Political films have never been my first choice come movie night. Still, after indulging in a double feature of Frost/Nixon and The Ides of March one Sunday afternoon and enjoying both substantially, the subject matter of The Independent piqued my interest. Combine that with the opportunistic release of the film six days before the US 2022 midterm election, and I was all aboard The Independent train.
Directed by Amy Rice, the film centers around Eli (Jodie Turner-Smith), a rookie visionary journalist who works for a newspaper called The Washington Chronicle. After a significant decline in readership, the department boss Gordon (Stephen Lang), gathers his team for story pitch ideas to put the newspaper back on the map. Eager to prove herself, Eli suggests a news story concerning Nate Sterling (John Cena), a former gold medalist turned author turned independent presidential candidate for the upcoming election.
Meanwhile, Nick (Brian Cox), a prestigious journalist who also works at The Washington Chronicle, notices Eli’s enthusiasm at work and admires her courage. He is particularly impressed when she stands her ground with Gordon after he shuts down her first story pitch, only to give her second suggestion to two of her male coworkers. Perplexed by what he just witnessed, Nick invites Eli to dinner, where he praises her drive and dedication, later recruiting her to work on his column to help elevate her career.
Through a series of events that seem all a bit too conveniently laid out to move the story forward, Eli stumbles across evidence that uncovers catastrophic wrongdoings that could significantly impact the upcoming election.
Though Evan Parter’s story is solid on paper, embedding a modern atmosphere to reflect current times, the execution of such ideas feels underwhelming. Pacing throughout the film runs seamlessly, but the plot-driven focus remains surface-level throughout the film and at the expense of the characters.
Turner-Smith’s portrayal of Eli does give the audience a sense of female empowerment through her feistiness and drive to excel in a work environment of predominantly male counterparts, which is refreshing. Eli’s dynamic with Nick – with a fantastic performance from Cox – portrays an “us against the world” work mentality that is endearing, but both characters’ lack of depth leaves more to be desired.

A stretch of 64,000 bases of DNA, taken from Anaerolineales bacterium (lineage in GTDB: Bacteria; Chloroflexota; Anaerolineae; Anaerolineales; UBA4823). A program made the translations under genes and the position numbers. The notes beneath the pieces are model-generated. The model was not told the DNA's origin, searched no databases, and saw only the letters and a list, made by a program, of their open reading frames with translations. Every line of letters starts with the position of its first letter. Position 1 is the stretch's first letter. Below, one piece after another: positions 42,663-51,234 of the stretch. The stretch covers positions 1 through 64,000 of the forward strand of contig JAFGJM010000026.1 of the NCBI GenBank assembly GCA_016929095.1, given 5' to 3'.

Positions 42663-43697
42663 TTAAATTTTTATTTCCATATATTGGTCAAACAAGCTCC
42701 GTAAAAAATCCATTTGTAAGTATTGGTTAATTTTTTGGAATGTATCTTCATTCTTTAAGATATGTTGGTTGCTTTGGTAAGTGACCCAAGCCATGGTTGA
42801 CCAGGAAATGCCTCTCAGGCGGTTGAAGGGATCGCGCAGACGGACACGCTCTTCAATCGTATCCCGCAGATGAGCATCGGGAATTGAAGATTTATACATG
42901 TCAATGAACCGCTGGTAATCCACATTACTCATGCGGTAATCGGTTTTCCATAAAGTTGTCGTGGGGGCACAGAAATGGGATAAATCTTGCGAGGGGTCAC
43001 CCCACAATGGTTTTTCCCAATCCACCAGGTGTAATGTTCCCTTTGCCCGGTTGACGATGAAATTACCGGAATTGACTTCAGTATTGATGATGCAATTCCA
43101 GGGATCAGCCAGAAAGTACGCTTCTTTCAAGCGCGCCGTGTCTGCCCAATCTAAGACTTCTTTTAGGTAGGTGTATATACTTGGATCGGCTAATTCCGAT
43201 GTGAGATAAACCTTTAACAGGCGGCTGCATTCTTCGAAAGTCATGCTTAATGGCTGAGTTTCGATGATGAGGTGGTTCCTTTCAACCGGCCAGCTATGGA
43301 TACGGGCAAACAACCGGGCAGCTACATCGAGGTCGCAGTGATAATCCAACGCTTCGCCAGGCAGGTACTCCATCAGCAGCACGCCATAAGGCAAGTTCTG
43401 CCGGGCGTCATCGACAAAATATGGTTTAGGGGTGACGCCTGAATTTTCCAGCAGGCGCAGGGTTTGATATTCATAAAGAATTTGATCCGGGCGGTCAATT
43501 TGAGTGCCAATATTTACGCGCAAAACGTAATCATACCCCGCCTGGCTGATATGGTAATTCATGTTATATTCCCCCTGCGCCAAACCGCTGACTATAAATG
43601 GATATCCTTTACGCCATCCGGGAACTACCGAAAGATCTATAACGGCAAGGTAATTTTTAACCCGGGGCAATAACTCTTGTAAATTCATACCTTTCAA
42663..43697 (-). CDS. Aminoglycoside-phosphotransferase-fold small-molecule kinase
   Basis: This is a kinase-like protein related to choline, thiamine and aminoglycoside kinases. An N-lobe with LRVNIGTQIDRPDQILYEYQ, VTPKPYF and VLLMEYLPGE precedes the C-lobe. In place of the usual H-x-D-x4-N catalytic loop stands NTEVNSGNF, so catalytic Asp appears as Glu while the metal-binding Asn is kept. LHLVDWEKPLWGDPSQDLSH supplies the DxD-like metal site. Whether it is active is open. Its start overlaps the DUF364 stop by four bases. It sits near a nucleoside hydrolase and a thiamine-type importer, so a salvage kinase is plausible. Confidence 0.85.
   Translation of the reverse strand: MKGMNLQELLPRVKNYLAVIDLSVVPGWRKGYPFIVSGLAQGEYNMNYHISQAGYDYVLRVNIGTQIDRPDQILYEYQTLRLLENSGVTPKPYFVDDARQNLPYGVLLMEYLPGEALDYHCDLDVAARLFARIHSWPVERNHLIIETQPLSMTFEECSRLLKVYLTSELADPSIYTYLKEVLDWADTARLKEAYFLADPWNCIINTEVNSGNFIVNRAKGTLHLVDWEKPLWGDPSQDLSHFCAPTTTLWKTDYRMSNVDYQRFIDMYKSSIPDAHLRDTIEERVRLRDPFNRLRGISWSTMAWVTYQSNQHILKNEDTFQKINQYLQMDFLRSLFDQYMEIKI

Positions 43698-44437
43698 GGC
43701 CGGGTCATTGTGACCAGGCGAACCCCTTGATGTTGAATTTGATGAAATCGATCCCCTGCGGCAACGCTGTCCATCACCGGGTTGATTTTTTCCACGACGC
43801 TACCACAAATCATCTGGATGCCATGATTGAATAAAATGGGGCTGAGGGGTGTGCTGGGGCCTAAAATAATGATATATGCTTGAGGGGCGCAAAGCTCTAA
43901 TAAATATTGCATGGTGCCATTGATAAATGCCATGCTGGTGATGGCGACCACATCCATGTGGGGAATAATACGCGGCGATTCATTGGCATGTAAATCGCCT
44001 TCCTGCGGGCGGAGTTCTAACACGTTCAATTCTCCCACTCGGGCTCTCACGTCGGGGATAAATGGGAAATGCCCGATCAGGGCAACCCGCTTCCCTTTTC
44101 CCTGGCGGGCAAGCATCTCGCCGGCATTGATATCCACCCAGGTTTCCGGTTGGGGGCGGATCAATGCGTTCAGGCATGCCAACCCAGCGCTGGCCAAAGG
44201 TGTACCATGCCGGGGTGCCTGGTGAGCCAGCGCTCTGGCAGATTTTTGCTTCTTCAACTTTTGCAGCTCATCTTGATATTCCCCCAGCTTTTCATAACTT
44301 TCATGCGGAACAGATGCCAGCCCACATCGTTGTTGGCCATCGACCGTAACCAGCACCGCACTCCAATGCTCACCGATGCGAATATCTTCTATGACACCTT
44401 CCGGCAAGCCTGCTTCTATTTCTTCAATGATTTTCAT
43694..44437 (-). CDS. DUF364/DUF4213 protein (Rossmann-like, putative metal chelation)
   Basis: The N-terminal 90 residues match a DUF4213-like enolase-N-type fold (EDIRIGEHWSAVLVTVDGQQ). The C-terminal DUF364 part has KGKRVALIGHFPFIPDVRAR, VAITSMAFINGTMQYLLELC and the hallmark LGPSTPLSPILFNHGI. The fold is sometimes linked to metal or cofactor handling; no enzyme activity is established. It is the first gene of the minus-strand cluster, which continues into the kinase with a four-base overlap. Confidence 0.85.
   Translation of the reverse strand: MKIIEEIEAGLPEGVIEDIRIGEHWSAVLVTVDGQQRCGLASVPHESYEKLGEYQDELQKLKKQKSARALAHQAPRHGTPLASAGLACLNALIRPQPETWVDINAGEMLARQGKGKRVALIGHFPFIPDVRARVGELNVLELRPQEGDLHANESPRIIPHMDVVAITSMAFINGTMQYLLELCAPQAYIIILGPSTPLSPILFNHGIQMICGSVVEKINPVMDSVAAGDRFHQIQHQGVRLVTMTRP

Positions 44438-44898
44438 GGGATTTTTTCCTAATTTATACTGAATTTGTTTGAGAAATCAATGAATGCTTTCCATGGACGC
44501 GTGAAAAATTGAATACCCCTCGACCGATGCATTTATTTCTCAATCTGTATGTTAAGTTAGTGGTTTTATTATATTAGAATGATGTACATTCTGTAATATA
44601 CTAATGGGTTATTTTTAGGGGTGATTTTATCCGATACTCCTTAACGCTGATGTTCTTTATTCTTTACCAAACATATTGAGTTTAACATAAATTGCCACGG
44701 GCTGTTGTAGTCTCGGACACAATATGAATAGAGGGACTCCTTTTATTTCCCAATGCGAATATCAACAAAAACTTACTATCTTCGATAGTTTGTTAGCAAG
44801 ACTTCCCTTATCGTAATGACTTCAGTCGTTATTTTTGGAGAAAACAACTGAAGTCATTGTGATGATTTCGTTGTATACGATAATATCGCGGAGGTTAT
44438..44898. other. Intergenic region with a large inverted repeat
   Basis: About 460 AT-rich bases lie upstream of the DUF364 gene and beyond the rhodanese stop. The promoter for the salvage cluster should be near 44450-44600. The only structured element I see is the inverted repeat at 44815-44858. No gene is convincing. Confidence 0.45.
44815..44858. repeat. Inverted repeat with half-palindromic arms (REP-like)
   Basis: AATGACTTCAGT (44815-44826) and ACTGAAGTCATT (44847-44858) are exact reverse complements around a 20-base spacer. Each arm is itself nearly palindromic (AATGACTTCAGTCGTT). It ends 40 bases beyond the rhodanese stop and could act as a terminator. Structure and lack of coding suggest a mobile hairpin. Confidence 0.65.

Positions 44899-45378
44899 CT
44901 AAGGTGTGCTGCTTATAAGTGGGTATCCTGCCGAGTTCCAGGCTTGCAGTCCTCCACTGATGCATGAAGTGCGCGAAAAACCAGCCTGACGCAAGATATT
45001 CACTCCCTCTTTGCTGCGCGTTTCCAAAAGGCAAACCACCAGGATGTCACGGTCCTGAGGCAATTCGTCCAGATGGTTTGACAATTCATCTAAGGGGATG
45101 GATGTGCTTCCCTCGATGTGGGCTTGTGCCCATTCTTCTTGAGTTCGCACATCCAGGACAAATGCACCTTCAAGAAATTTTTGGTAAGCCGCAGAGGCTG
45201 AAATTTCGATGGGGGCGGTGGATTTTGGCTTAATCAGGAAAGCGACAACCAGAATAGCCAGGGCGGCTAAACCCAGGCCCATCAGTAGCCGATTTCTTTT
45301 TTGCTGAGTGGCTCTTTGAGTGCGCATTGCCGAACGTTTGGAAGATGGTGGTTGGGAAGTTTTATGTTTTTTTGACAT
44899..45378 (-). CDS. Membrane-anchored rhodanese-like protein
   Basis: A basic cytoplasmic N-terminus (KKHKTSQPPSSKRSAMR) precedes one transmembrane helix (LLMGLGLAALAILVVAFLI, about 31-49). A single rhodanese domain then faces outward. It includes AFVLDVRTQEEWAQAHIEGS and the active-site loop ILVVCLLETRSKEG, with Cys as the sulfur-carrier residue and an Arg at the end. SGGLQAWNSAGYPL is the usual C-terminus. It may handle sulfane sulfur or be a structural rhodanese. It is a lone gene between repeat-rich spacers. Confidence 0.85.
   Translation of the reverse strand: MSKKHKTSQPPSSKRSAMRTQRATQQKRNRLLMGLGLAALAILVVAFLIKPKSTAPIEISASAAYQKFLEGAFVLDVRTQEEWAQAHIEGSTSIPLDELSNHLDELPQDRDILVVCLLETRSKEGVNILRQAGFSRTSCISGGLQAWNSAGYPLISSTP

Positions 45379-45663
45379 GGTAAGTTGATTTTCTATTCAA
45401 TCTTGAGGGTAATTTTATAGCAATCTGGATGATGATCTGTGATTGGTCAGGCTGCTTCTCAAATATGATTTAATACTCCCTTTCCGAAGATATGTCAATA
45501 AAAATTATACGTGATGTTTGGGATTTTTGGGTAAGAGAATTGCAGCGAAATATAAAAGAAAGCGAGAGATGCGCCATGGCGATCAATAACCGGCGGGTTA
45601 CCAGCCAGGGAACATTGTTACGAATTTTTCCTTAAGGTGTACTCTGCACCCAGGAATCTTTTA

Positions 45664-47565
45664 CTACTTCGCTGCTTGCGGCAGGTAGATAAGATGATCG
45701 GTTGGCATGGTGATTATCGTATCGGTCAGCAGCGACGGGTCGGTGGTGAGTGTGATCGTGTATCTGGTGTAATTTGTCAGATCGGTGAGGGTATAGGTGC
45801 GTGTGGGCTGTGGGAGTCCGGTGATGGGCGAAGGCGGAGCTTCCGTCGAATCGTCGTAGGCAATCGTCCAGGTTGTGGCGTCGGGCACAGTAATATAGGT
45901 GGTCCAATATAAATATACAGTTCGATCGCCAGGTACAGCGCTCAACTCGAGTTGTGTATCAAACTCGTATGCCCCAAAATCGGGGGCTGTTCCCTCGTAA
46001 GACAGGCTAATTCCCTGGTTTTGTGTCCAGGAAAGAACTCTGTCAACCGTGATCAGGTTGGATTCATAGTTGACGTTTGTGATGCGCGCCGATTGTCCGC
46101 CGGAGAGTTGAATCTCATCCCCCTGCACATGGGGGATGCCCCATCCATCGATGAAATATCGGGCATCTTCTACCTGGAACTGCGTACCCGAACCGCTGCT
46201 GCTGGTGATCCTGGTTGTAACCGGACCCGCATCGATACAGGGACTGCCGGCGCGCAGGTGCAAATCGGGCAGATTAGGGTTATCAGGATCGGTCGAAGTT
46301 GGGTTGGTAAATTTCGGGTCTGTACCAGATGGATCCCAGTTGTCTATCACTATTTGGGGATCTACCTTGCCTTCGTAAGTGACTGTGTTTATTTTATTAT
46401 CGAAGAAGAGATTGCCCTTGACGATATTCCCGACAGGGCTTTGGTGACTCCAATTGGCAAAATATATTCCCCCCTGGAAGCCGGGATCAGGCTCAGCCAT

When an illness in Eli’s family is added to the mix, it attempts to offset the character’s career-focused mentality up until this point but falls short. Although the news is heartbreaking and does show a brief vulnerable side to Eli, it feels a bit misplaced in the middle of a story with so many moving parts.
Choosing WWE superstar turned actor John Cena to play Nate Sterling is a great casting decision. Though he does all he can with the lines given and passes as a politician through his speech patterns and look, his dialogue feels gimmicky at times, followed by an anticlimactic reveal that centers around him at the close of the story.
Despite The Independent feeling lackluster, its greatest strength lies in the storyline, accompanied by an underlying message that hard work, determination, and teamwork in your career can have an exponential payoff. While it doesn’t bring anything new to the table and could have explored a more compelling delivery, it’s no surprise that the idea grabbed the attention of producers in the industry who were eager to make it into a film.
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Although The Independent brings a solid storyline and explores the importance of female empowerment in the workplace, the film lacks substance and doesn’t bring anything new to the political thriller niche.
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